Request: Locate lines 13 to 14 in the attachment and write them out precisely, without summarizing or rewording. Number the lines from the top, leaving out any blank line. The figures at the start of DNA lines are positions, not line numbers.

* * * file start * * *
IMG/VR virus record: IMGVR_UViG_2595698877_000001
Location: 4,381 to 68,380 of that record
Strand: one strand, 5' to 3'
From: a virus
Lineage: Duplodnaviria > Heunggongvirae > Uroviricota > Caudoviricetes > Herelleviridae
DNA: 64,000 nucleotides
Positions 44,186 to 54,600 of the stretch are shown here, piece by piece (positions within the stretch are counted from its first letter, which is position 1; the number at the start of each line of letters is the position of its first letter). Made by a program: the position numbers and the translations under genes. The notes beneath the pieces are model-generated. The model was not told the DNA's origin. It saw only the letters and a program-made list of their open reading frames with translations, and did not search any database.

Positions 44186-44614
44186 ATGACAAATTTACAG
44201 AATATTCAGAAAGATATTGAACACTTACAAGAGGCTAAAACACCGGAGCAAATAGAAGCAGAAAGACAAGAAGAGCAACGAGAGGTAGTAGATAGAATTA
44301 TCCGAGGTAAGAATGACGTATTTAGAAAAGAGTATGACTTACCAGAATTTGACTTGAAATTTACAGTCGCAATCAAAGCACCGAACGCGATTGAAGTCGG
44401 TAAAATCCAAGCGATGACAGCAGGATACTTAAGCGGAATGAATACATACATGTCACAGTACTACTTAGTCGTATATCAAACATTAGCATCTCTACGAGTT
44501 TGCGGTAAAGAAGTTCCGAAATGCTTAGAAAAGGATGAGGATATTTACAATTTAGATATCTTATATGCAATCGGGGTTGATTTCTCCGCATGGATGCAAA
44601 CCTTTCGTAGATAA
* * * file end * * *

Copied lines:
44501 TGCGGTAAAGAAGTTCCGAAATGCTTAGAAAAGGATGAGGATATTTACAATTTAGATATCTTATATGCAATCGGGGTTGATTTCTCCGCATGGATGCAAA
44601 CCTTTCGTAGATAA